Tuesday, December 06, 2011

A lump of coal, some chocolates, & a stein krug of beer: Happy Saint Nicholas Day!

My siblings and I grew up in Germany in the 1960s, children of U.S. Foreign Service parents. (My two older brothers had other, earlier, foreign postings with my parents, but that's another story.)

Every year, on the evening of the 5th of December —the evening before St. Nicholas Day— we would put a pair of wooden shoes outside our bedroom doors. Overnight, an unseen, be-sainted visitor would fill our shoes with chocolates and other goodies ... if we had been good. If we had been bad, we might receive only a lump of coal.

Happy St. Nicholas Day! (02)

My brothers had a Märklin model train set. Once (just once!), little Tommy found his shoe filled with a lump of coal. Unperturbed, little Tommy put the lump in the coal car behind the locomotive. He was ecstatic. It was the coolest thing. It was "ace"! To his parents' (err, St. Nicholas') chagrin, he hadn't been chastised.

In a —not so politically correct— postscript, a Moorish sidekick of St. Nicholas was to abduct mischievous children, and take them to Spain. If you know northern German winters, this threatened punishment, in retrospect, would not have been so bad.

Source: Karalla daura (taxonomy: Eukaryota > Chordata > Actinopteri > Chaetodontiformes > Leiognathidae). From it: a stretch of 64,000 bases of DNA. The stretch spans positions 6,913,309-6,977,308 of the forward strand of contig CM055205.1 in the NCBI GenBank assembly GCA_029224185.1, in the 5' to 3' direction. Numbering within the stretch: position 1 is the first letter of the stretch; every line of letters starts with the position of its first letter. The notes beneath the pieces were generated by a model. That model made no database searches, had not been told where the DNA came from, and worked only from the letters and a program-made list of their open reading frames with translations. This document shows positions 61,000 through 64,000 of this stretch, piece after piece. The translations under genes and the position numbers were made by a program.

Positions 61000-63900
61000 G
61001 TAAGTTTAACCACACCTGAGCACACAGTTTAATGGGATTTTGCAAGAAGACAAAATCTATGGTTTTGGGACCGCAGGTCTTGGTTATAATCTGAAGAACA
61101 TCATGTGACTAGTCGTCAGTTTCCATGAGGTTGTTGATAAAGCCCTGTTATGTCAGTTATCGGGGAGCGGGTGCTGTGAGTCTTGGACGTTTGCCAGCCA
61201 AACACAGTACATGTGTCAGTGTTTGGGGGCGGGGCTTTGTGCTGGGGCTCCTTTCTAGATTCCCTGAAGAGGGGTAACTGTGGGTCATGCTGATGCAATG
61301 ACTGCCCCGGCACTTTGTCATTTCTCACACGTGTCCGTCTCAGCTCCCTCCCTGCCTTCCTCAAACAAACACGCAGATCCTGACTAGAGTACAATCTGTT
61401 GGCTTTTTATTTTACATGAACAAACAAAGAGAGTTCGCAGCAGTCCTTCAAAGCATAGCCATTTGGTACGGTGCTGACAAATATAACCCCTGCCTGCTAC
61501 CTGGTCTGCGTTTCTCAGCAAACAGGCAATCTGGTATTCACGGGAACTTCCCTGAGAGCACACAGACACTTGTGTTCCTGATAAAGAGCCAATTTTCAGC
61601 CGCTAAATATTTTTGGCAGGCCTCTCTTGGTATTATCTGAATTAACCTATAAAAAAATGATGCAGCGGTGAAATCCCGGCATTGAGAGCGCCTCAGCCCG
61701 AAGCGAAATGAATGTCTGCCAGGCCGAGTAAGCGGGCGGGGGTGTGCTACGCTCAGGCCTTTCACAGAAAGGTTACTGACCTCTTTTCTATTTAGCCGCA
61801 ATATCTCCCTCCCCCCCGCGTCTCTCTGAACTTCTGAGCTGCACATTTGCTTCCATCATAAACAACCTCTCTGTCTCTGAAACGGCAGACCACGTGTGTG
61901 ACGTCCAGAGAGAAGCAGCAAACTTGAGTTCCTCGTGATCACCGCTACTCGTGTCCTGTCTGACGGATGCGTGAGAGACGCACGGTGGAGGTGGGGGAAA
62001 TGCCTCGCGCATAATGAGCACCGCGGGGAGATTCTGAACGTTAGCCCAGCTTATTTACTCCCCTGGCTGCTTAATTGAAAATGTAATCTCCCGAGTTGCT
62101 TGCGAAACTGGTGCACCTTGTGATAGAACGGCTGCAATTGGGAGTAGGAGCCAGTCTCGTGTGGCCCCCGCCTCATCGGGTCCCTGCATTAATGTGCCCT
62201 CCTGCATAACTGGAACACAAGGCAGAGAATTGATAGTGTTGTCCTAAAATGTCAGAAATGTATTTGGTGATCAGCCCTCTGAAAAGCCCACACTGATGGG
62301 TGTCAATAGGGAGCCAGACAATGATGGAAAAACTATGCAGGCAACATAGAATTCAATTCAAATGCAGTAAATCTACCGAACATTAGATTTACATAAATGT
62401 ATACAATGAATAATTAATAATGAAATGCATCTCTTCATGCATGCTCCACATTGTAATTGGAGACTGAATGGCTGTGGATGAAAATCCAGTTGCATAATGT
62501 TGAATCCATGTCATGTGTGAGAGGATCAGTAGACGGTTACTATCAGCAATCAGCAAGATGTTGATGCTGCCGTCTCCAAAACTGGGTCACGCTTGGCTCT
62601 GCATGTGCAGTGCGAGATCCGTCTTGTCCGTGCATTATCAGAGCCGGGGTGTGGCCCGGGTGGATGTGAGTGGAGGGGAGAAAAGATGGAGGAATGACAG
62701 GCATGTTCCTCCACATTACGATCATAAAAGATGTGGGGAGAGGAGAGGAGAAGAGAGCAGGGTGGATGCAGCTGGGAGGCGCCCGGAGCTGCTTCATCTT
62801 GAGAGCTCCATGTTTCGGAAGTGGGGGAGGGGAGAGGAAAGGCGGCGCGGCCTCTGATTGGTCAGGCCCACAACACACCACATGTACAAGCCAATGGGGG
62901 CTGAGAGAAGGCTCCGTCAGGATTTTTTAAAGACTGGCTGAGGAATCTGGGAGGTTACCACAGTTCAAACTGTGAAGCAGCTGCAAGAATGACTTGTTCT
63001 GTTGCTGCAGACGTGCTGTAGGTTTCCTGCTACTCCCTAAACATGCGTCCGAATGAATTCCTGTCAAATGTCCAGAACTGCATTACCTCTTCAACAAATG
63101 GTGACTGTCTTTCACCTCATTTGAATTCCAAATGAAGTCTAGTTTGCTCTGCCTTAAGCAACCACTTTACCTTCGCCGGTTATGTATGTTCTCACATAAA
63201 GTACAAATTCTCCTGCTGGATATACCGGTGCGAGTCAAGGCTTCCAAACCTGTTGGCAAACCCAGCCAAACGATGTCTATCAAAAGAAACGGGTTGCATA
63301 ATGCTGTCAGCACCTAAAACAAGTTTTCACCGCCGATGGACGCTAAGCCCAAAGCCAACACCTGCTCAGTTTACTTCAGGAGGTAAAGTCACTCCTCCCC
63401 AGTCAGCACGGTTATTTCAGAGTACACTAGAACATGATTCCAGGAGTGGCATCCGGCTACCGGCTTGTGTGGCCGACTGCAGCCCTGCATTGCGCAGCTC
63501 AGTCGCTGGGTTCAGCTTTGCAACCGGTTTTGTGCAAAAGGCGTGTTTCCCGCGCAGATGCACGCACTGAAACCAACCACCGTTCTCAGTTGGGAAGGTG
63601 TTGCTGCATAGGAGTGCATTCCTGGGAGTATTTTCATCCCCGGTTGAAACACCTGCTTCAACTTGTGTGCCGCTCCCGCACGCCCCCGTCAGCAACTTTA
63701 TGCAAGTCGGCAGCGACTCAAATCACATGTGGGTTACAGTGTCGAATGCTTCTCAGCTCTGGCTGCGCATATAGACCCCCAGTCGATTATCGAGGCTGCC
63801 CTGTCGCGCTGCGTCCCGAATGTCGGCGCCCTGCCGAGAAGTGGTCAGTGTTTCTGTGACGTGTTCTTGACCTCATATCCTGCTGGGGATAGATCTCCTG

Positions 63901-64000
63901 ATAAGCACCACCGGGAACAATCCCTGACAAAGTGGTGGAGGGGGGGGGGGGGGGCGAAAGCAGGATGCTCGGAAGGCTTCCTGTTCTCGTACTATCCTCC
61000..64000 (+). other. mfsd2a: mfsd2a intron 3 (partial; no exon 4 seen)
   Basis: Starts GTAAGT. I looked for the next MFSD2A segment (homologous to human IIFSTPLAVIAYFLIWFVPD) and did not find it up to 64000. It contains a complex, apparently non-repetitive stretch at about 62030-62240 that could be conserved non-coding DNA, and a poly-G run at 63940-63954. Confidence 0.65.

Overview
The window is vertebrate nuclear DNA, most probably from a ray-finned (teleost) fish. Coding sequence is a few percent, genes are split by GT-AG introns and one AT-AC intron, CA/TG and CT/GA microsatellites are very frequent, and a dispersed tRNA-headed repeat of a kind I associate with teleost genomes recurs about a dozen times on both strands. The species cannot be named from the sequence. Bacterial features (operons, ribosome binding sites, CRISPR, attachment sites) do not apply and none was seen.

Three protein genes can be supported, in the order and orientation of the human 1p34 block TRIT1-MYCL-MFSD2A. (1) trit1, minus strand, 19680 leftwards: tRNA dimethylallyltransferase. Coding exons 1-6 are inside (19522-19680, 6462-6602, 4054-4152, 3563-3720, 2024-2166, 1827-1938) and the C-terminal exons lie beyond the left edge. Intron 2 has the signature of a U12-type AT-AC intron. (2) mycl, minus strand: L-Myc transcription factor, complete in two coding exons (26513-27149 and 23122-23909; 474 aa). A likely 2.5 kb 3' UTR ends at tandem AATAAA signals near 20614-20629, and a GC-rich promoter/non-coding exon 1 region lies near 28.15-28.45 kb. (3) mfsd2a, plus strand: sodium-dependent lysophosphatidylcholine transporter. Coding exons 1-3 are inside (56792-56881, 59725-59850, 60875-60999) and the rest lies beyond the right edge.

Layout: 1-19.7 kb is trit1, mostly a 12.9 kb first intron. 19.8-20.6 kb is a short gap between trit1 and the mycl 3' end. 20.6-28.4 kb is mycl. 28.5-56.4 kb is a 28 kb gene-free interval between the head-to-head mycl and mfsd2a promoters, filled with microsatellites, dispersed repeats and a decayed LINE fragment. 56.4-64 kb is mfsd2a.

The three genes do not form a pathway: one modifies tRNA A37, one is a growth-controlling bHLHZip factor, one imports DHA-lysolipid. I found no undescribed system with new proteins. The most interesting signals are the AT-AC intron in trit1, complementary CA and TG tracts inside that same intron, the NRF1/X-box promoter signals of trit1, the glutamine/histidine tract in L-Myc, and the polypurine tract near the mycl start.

St. Nicholas of Myra

In the Catholic Church, Nicholas is the patron saint of brewers. The reason why, however, is not so clear. David Turley at Musings Over A Pint posted this explanation:
Tradition states that Nicholas [Bishop of Myra] was having a beer at an inn where the inn keeper had murdered three boys and packed their bodies in a barrel of brine. Nicholas was offered some salted meat with his beer. Due to a local shortage of food, Nicholas became suspicious, found the bodies, and brought the boys back to life. He died on December 6, 345 A.D. or 352 A.D.

St. Nicholas eventually became the inspiration for the American Santa Claus.

Many years after that delivery of a lump of coal, I fondly remember a Christmas Eve in Baltimore, Maryland, USA.

My stepdaughter placed a gift by the Christmas tree for Old Saint Nick. She didn't leave a shoe or cookie (or coal!), but a full seidel of beer, poured by her Mom. In the morning, the stone mug was empty. All those world-wide deliveries must have left Saint Nicholas thirsty.

Santa's Cheer Beer

  • Not part of this story (!), St. Nicholas is also considered the patron saint of prostitutes. Brewers keep fine company.
    In one of the earliest attested and most famous incidents from his life, he is said to have rescued three girls from being forced into prostitution by dropping a sack of gold coins through the window of their house each night for three nights so their father could pay a dowry for each of them.
  • More Catholic patron saints of beer: To Whom is a Brewster to Pray?

  • For more from YFGF:

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